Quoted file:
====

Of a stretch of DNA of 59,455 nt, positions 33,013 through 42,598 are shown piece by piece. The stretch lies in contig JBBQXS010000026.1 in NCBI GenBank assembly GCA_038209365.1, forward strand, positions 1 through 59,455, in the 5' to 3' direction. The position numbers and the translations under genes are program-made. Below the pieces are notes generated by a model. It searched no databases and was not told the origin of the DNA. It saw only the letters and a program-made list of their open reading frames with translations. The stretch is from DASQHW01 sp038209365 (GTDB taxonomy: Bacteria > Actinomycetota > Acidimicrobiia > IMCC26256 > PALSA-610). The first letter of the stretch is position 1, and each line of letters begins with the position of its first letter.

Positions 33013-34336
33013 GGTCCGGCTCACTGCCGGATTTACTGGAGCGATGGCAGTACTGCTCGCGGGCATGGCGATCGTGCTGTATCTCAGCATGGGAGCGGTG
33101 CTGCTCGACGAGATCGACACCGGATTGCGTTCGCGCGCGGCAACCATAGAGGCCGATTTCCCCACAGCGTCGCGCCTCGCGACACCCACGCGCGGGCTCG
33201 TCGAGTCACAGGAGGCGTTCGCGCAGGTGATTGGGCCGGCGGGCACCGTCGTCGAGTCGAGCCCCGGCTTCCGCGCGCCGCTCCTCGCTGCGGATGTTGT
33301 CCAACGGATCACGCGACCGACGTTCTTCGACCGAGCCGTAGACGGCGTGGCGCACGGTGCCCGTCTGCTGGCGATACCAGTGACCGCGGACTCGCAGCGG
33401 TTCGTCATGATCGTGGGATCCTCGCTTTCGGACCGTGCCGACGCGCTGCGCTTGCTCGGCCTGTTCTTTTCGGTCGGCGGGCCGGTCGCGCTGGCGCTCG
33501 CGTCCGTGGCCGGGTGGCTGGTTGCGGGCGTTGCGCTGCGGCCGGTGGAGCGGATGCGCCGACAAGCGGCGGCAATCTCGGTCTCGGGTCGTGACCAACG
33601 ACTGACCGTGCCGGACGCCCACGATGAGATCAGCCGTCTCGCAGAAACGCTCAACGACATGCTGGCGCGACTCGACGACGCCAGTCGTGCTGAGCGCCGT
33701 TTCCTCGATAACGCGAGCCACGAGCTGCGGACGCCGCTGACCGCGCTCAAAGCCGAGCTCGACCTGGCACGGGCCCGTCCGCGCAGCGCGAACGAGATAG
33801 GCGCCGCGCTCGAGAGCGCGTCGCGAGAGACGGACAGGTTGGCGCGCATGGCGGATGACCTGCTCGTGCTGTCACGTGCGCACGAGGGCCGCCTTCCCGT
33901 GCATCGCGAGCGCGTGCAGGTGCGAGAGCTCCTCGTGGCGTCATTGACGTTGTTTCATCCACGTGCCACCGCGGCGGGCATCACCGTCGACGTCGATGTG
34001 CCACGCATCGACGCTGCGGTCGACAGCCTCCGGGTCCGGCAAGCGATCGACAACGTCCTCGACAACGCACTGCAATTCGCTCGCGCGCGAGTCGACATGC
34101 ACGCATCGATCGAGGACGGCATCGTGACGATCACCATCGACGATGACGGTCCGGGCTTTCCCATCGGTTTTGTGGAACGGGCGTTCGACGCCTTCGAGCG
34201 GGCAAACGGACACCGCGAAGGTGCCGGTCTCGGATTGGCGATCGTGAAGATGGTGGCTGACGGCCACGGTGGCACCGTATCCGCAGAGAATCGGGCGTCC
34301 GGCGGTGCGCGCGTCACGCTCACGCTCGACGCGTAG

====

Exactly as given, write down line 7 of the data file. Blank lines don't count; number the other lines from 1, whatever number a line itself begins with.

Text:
33401 TTCGTCATGATCGTGGGATCCTCGCTTTCGGACCGTGCCGACGCGCTGCGCTTGCTCGGCCTGTTCTTTTCGGTCGGCGGGCCGGTCGCGCTGGCGCTCG